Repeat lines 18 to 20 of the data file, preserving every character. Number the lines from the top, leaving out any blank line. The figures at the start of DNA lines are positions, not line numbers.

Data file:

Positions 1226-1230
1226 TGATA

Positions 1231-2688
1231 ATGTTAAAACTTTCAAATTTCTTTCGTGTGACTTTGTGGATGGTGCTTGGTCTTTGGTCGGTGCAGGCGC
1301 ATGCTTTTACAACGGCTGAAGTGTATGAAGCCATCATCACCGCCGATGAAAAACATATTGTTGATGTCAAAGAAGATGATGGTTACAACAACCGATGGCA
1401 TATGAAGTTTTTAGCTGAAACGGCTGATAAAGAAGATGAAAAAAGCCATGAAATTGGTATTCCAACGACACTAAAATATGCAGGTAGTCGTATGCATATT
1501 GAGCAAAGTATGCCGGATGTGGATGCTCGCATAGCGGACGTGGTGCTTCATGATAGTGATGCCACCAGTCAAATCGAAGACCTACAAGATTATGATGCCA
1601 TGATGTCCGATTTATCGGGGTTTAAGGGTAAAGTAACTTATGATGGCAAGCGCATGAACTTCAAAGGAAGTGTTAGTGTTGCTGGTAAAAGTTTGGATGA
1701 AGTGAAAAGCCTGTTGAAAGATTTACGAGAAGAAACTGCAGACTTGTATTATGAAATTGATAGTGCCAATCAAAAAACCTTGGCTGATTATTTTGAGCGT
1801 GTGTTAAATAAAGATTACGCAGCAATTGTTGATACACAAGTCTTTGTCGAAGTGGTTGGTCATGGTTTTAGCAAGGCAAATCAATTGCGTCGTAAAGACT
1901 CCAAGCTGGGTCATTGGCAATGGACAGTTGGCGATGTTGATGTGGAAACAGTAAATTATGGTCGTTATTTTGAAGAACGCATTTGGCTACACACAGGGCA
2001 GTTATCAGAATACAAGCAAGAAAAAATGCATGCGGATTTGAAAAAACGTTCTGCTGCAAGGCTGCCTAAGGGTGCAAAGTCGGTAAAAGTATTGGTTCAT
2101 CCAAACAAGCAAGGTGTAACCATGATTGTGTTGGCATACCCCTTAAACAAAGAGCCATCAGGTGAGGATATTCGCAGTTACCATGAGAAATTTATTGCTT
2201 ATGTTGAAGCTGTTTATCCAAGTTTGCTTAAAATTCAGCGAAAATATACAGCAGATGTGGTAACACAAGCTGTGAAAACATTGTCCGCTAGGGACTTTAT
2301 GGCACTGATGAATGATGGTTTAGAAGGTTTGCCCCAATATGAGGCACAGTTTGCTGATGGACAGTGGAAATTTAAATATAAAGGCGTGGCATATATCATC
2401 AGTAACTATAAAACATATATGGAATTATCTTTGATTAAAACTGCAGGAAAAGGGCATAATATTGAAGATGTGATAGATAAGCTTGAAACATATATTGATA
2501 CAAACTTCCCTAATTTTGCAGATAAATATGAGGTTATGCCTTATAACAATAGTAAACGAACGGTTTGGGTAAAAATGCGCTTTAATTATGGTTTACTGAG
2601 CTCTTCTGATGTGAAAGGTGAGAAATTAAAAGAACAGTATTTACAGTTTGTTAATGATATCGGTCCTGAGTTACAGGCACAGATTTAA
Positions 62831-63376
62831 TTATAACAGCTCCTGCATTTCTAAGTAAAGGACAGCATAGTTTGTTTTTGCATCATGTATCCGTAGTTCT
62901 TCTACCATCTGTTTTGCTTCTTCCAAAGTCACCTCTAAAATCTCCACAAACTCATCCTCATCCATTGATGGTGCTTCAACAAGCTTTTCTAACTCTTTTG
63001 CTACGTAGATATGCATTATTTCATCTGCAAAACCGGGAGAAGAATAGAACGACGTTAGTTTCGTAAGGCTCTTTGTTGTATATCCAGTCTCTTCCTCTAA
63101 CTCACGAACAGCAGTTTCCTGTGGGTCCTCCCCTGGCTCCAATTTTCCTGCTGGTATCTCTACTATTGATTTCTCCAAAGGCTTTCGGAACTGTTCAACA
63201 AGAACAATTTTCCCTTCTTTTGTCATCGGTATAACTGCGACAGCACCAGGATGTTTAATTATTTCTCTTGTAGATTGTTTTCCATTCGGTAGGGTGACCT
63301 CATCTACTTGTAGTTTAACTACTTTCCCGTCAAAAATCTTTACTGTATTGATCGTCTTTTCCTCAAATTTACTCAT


2601 CTCTTCTGATGTGAAAGGTGAGAAATTAAAAGAACAGTATTTACAGTTTGTTAATGATATCGGTCCTGAGTTACAGGCACAGATTTAA
Positions 62831-63376
62831 TTATAACAGCTCCTGCATTTCTAAGTAAAGGACAGCATAGTTTGTTTTTGCATCATGTATCCGTAGTTCT